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Published: November 3rd 2013
After driving into Asti to drop off Mom and Lynne at the train, we came back to La Terraza and packed the car ready to brave the auto route to Cinque Terre. We have truly enjoyed having a GPS and Suzie took us to the highway this time. You have to get a ticket on entry so that when you get off they know how much to charge you, it's disconcerting. I got to see the sights, the advantage of being the navigator. We left the hills of Piedmont and drove through the flats. Before we knew it,coming around a bend in the road we were back in almost mountains. We went through tunnel after tunnel, some 2 km long, where at each opening I got a glimpse of the Sea. Cinque Terre is a series of 5 tiny villages perched on the cliffs by the sea protected in a National Park and also a Unesco site. You can walk from the first to the last village in 12 hours if you are in good shape. You can also hop on a train and travel back and forth, also using the buses for 12€ a day. That's the option we took.
We had found a BNB in San Benedetto, the south west end of the park. It was at the top of a hill looking out over Spezia and the sea. It was just what we needed. Our hosts showed us where to park for the train and our apartment had a huge bedroom and good kitchen. We were set. We headed off to the farthest village in the chain the next morning. Montrosso has the largest beach and it was the first thing we did when we arrived. Butch took off his shoes and rolled up his pants and waded in. I took pictures and laughed, but he said it was as warm as Fishing Lake in June and lots of others were swimming. We wandered the narrow streets and out onto ramparts to look at the water, as well as soaking in the grace of the old church. Then we jumped on the train to see the next town. Each town has something a bit different from the others. The harbour is tiny and surrounded by boats on the piazza all in bright colours. The buildings instead of winding around the valley, move up and up and up the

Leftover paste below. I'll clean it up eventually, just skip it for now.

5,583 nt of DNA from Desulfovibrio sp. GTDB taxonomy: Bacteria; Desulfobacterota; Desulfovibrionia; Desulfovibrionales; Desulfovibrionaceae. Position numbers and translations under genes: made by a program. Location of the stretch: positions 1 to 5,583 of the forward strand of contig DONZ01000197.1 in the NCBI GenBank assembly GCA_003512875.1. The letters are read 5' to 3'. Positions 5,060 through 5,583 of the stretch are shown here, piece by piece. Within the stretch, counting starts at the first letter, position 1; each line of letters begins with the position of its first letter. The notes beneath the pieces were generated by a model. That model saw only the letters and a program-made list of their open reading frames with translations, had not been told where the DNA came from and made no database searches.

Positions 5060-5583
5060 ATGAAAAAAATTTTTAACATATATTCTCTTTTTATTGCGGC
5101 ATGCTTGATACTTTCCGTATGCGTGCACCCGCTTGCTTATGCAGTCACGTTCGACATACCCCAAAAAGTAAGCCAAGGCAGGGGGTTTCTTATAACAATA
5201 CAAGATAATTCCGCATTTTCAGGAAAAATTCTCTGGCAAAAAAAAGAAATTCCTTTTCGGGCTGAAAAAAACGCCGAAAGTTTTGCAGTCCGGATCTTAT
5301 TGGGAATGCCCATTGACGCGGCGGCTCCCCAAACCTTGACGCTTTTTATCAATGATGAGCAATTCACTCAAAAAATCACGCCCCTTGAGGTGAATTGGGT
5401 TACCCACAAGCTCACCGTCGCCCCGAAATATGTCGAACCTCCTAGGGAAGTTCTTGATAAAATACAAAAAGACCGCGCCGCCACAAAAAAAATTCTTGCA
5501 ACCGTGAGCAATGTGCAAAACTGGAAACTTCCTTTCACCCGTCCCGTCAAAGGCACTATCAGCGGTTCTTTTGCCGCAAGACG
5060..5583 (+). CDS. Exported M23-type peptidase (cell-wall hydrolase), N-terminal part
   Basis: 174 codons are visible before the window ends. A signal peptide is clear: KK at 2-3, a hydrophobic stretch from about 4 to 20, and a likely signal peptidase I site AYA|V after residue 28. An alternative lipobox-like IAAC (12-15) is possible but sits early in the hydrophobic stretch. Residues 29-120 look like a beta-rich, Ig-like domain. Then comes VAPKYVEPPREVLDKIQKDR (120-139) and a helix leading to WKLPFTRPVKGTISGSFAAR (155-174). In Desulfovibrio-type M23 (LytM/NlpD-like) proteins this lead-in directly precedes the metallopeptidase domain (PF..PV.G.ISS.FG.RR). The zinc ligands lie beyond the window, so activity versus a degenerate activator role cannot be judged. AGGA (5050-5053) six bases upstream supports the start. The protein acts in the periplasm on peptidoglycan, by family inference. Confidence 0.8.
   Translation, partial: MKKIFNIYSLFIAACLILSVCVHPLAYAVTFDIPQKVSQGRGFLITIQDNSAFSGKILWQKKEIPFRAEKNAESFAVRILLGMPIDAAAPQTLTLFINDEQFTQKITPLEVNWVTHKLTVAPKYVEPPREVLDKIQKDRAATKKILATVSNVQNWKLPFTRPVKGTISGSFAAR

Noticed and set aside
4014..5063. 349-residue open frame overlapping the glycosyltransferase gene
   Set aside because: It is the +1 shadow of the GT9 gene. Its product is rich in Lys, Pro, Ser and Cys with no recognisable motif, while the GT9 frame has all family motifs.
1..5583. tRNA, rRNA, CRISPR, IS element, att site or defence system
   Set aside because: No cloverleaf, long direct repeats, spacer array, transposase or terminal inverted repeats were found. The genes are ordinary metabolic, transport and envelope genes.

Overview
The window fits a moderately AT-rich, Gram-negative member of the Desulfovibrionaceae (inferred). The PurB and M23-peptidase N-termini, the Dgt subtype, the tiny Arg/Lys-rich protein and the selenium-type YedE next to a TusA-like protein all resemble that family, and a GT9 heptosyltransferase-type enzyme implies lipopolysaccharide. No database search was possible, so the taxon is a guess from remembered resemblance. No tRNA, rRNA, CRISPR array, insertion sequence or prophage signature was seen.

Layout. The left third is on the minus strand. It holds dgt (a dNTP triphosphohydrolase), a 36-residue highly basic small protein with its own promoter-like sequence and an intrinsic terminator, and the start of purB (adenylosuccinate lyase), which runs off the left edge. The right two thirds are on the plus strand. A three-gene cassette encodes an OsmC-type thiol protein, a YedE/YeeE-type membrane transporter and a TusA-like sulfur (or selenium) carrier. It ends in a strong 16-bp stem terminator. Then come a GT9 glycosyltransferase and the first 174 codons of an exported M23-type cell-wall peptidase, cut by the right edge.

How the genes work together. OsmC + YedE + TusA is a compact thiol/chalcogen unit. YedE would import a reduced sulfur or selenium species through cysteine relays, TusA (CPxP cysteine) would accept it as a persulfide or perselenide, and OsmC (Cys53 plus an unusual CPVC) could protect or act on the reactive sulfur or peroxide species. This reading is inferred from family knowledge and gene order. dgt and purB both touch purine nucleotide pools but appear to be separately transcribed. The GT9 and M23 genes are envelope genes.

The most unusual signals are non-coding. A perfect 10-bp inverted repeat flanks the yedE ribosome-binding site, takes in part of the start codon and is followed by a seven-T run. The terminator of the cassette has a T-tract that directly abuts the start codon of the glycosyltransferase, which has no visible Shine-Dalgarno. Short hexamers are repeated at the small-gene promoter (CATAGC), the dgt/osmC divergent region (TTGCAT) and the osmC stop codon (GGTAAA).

cliffs the winding passage ways between, as steep as the mountainside. The castle with its stair winding around on itself giving us the best view of them all. The next town was the only one that doesn't have a harbour attached to the town. You walk up more than 350 stairs from the train station at water level to the town perched on the top of the rocks. We cheated and took the bus that was waiting outside the train, but we did take the stairs back. Three towns in one day was enough for us so we headed back home. We have taken advantage of the ability to cook at the suites. The meats directly from the butcher, the vegetables from the markets, the incredible cheeses and inexpensive wine has meant incredible meals. We had veal Marsala with some of the best veal we've ever tasted to round of the day.
Our next day started with light rain, but we had changed to shorts and t shirts it had been so warm. By the time we got to the closest village the skies were already clearing and we were warm even in light drizzle. We walked first to
the little beach filled with fist and head sized flat round tumbled smooth rock. There, many others had built towers of rocks balanced to a point. We decided that we needed to leave behind a Canadian style rock sculpture and built a little Inuksuk. We had hoped to then walk the Via Del Amore (the lovers walk), but the trail along the water to the next village had been closed. Many of the water edge walks have been closed due to landslides and floods over the last two years. You can still walk the trails on the top of the hills, but we had hoped for this short 25 min walk along the sea to the next town, famous for lovers. We hopped the train instead and had a seafood lunch in the next town. Now the sun was out in full force, heating up all the bushes and flowers. We followed our noses along the rock edge again and found the path going to the next village. It too was closed but we saw many others walking the path towards us. So we jumped the gate and wandered lazily to the last village we had been to the day
before. The sun was slowly setting on our journey, silhouetting the fishing boats and releasing incredible sweet and musky scents from what looked to be a Mediterranean sweet sage. There were flowers in bloom everywhere and we thought that it might be wise to never return home, a lovely final full holiday day in Italy. We were so glad that we had decided to come.
Good Night and Sweet Dreams.
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